It is an aim of the present invention to provide a method for reducing the unwanted effects caused by the non-ideal properties of a charge pump, as well as a charge pump structure in which the effects caused by the non-ideal properties of the charge pump are eliminated to a major extent. The invention is based on the idea of providing a second charge pump which is identical with the first charge pump and in which deviations caused by non-ideal properties are used to compensate for the effect of non-ideal properties of the first charge pump. The method according to the present invention is characterized in what is presented in the characterizing part of the appended claim 1. The charge pump structure of the present invention is characterized in what will be presented in the characterizing part of the appended claim 5. Furthermore, a wireless communication device according to the present invention is characterized in what will be presented in the characterizing part of the appended claim 10.

The present invention gives significant advantages in comparison with the solutions of prior art. To implement two substantially identical charge pumps is considerably easier than to balance the charging and discharging current sources of a charge pump. Particularly, in connection with the manufacture of integrated circuits, it is easy to copy a charge pump by geometrical copying of the charge pump section. Thus, the properties of both charge pumps are very similar to each other. In the charge pump structure of the invention, the second charge pump is used for providing reference information to the first charge pump. This reference information, which is advantageously information about the mismatch current, is used for correcting the output current generated by the first charge pump. The charge pump structure of the invention can also be advantageously implemented with separate components, wherein the mutual balancing of the current generators (source and sink) in each charge pump is not critical. Instead, it is easier to select the corresponding components in the charge pumps to have substantially identical properties, wherein the reference information corresponds to the non-ideal properties of the first charge pump as well as possible. The frequency synthesis implemented with the charge pump structure of the invention is considerably less prone to interference and does not contain such a high proportion to spurious frequencies as occur in solutions of prior art. Moreover, the frequency formed in the frequency synthesis does not fluctuate as strongly as in frequency synthesis using a phase-locked loop of prior art.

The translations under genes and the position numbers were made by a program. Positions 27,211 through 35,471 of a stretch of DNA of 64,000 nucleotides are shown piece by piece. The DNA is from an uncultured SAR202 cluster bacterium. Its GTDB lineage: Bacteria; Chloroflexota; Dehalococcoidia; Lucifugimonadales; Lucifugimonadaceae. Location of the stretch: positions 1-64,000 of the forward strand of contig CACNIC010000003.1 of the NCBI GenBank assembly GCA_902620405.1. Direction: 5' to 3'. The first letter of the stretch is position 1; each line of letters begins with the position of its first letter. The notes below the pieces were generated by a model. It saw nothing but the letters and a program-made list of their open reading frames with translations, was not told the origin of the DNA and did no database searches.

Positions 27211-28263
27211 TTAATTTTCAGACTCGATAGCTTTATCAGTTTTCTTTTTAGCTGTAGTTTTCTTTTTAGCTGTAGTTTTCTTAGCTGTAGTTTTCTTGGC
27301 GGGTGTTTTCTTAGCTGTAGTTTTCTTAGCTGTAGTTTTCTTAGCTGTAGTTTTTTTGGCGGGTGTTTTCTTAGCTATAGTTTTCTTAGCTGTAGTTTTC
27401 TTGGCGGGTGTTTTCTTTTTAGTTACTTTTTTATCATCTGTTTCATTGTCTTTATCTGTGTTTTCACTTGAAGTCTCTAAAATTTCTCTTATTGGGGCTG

In the following, the invention will be described in more detail with reference to the appended drawings, in which

FIG. 1 shows a phase-locked loop of prior art in a reduced block chart,

FIG. 2 shows a charge pump of prior art in a reduced block chart,

FIG. 3a shows a charge pump structure according to an advantageous embodiment of the invention, in a reduced block chart,

FIG. 3b shows a charge pump structure according to another advantageous embodiment of the invention, in a reduced block chart,

FIG. 4 shows a transmitter-receiver structure, in which the invention can be advantageously applied, and

FIGS. 5a-5 c shows as timing charts on the operation of a phase comparator.

FIG. 3a shows, in a reduced block chart, a charge pump structure according to an advantageous embodiment of the invention. It comprises two charge pumps CHP1, CHP2. Further, the charge pump structure comprises means CM for copying the reference information generated by the second charge pump CHP2 to the output of the first charge pump CHP1. The first charge pump CHP1 comprises two current sources CS1, CS2 as well as two switch means SW1, SW2. The charging current source CS1 is implemented e.g. with a transistor of the P type, as already disclosed above in this specification. In a corresponding manner, the discharging current source CS2 is implemented e.g. with a transistor of the N type. The aim is to select or fabricate the components of the current charges CS1, CS2 so that the current strengths isource1, isink1 are substantially the same. In practice, it is possible to achieve the accuracy of a few per cent. The charging current source CS1 is coupled, at one end, e.g. to an operating voltage source VCC and, at the other end, to the first switch means SW1. The discharging current source is coupled, at one end, advantageously to the ground potential and, at the other end, to the second switch means SW2. These switch means SW1, SW2 are controlled in the phase-locked loop application by signals generated by the phase detector PD (FIG. 4). The switch means SW1, SW2 are advantageously solid state switches or other electrically controllable switch solutions known as such. It is obvious that the switch means SW1, SW2 can also be implemented in another way, known as such, so that the current strength supplied by the respective current source CS1, CS2 in the output of the charge pump CHP1 is substantially zero.